Number 42 in St. Louis took the war off, returning in 1946. It went to Danny Litwhiler, himself returning from the service. He had been No. 8 when he left, but outfielder Terry Moore had claimed that number in his absence and wasn’t yielding it. The clash, if there was one, didn’t last long. After six hitless pinch-hitting appearances, Litwhiler was traded to the Boston Braves. he prospered in Boston that year, resuming what had been a reasonably successful career. Litwhiler would last until 1951, a total of 11 years, 19 bWAR, and 17.6 fWAR.

Inheriting Litwhiler’s number was Ken Burkhart, who had arrived with a splash as a 28-year-old rookie in 1945. His gaudy 18-8 record that season, though, did not mean he could keep his No. 10, not with players flooding back from the war. It went back to its previous owner—Harry the Hat—and he got 42. He wore it throughout 1946, as he suffered the start of the arm woes that would short-circuit his career. In 1947, he got back his 10, as Harry Walker switched to No. 5, but the magic of 1946 didn’t return with it.

For the most pre-Robinson 42s, we look to the cradle of pro baseball, Cincinnati. The first Reds 42 was Dusty Cooke in 1938, who had played seven years in the majors but was trying to catch back on after a season with Double-A Minneapolis. He did decently, compiling 0.9 WAR as a half-time corner outfielder, but he wasn’t a defensive standout, and manager Bill McKechnie was building the Reds around defense. Cooke returned to the minors in 1939 and never got back up.

Two seasons later, Red Barrett’s number came up. In his four years with Cincinnati, 42 was Barrett’s fourth number. He had been 12, 61, and 38 the three previous seasons. As one might guess, he was no roster stalwart in any of those years: he topped out at 28.2 innings pitched in 1938. He saw action in three May 1940 games, did okay twice and badly once, then was sent down to Indianapolis, where he did not do well at all.

That was the end of Red the Red, but the war gave him a second chance, and he took it. He returned to the majors in 1943 as a Boston Brave, had two mediocre campaigns, then broke out in 1945. Between Boston and the Cardinals, he went 23-12, led the NL in innings pitched and complete games, and finished third in MVP voting. He would never do remotely as well again, but for one year he made Cincinnati sad they didn’t have No. 42 around anymore.

Except, of course, that they did, just with other players wearing it. In 1944, it was Tommy de la Cruz, a Cuban pitcher getting a chance in America thanks to wartime scrambling for talent. He had a decent 9-9 year in 20 starts and 14 relief appearances, a 3.19 FIP backing his 3.25 ERA. His season highlight was a one-hit win against Pittsburgh, the first one-hitter ever by a Latino player in the majors. His first loss of the season came when future Cardinals 42 Danny Litwhiler hit the lone home run in a 1-0 game.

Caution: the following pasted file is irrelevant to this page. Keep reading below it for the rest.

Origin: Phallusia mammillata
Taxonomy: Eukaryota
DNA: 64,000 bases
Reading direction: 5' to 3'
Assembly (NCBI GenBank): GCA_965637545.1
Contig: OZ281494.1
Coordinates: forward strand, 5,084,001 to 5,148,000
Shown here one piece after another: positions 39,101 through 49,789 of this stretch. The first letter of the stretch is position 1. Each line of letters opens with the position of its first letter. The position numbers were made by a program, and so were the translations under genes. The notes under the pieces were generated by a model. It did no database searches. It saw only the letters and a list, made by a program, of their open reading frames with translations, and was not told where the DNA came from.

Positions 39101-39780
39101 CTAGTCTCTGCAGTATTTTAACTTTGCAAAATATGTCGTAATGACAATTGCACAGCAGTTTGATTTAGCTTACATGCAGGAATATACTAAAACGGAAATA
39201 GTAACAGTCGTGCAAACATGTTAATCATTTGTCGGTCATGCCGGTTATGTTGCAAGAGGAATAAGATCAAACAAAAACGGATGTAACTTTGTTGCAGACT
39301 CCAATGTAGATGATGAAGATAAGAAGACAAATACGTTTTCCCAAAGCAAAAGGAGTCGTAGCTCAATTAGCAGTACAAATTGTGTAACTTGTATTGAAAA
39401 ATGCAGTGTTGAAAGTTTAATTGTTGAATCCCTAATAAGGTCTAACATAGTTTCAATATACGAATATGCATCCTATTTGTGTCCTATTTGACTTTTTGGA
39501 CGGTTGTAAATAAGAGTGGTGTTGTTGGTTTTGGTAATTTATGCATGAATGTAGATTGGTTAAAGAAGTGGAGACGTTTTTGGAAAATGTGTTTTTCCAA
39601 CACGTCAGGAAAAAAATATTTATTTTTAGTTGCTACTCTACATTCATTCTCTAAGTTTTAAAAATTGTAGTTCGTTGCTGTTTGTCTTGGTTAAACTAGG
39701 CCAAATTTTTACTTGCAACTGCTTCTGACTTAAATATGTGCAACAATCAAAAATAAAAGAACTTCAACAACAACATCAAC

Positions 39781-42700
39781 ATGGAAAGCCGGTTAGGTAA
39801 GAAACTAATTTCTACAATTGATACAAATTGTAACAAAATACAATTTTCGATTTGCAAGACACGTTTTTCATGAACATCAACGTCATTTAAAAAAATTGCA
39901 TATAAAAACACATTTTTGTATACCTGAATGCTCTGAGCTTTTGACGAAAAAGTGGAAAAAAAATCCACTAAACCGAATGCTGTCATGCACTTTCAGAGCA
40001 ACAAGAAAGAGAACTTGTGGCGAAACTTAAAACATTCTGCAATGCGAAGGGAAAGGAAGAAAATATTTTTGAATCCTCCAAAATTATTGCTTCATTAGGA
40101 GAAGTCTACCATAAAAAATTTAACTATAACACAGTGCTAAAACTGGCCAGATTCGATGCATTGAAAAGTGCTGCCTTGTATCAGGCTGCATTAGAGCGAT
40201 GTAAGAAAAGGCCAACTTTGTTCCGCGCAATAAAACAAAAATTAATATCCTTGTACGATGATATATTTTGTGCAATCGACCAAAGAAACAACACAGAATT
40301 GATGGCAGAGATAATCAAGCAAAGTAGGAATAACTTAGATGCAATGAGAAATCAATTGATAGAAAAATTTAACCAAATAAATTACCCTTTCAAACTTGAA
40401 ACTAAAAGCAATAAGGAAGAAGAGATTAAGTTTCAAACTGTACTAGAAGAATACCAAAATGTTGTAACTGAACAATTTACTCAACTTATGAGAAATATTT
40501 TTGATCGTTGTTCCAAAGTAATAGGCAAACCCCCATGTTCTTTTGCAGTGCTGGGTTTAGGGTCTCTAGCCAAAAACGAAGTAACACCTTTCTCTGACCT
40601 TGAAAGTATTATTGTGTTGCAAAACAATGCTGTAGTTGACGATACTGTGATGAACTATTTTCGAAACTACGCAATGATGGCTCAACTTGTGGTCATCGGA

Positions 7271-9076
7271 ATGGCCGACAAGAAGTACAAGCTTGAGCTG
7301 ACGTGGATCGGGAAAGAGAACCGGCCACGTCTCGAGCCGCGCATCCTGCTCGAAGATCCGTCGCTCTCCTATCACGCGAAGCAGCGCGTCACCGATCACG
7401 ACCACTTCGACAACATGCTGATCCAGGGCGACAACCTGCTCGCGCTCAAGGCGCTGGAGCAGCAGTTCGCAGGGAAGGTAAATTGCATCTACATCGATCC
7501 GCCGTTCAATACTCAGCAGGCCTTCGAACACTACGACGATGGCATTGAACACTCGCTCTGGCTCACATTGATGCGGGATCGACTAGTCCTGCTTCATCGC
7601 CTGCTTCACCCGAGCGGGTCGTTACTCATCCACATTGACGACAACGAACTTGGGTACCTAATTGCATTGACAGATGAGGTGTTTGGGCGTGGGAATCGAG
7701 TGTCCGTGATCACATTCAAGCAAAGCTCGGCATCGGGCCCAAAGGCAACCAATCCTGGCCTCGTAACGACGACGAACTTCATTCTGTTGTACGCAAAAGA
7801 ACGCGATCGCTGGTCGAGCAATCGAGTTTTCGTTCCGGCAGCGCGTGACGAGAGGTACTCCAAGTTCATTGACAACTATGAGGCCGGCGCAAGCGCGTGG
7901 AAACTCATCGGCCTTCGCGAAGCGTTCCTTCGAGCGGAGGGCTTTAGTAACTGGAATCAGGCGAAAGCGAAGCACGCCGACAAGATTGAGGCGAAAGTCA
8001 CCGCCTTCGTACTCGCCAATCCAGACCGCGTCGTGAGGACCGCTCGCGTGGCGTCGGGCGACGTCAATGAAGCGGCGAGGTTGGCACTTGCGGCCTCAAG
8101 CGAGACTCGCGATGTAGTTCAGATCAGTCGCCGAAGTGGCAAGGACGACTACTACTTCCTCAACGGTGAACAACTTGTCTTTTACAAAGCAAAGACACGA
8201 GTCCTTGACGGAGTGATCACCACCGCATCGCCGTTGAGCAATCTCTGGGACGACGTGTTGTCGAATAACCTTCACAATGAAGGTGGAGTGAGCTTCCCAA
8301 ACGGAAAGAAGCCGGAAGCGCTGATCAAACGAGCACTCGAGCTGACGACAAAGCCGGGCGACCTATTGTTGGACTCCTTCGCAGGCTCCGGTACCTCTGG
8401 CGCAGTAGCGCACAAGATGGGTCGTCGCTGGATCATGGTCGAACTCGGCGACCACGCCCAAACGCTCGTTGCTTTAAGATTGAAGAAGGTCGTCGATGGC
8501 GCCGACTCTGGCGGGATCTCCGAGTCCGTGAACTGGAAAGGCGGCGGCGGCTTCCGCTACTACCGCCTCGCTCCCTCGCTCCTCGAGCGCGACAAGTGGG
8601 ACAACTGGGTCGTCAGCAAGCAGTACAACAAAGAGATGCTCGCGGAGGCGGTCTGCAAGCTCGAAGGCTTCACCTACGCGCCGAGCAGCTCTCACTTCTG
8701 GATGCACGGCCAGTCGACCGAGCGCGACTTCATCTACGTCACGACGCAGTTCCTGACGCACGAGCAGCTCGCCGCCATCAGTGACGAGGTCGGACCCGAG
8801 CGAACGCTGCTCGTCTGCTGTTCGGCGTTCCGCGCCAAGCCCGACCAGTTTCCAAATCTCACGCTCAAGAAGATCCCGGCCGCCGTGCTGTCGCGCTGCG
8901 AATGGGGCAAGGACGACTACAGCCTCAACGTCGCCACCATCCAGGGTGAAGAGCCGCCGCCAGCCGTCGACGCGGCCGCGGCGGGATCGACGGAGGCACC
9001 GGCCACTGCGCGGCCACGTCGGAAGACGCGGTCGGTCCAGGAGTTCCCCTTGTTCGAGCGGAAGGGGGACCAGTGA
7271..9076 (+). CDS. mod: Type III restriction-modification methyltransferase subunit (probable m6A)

Despite this promising season, de la Cruz never pitched in the majors again. His abrupt departure got baseball historians digging in later years. Some speculated he had been drafted in the U.S. and went into the Cuban military to avoid American service, but this isn’t true. Instead, he appears to have liked his career prospects better in the Mexican League, building up toward its free-spending challenge to the majors.

There is one other factor to consider, an apposite one given the player’s number. Tommy de la Cruz was black. At least he was black enough, or close enough to black—sifting through all the racial gradations left me feeling almost soiled—that Cincinnati had to fend off accusatory inquiries from press and fans. Reds brass may have decided it wasn’t worth the hassle to lure him back.

Did de la Cruz beat Robinson to breaking the color line? And what other players of color —like Bobby Estalella, Alex Carrasquel, and Hiram Bithorn— broke through ahead of de la Cruz? Answering those questions would require hair-splitting racial analysis and calculations of what percentage would be “too black” or “not too black” to play. Such a process itself stands as a mockery and a rebuke of the system of segregation that besmirched and hobbled baseball for generations. Thank goodness Jackie helped kick that BS to the curb. And I don’t mean a blown save.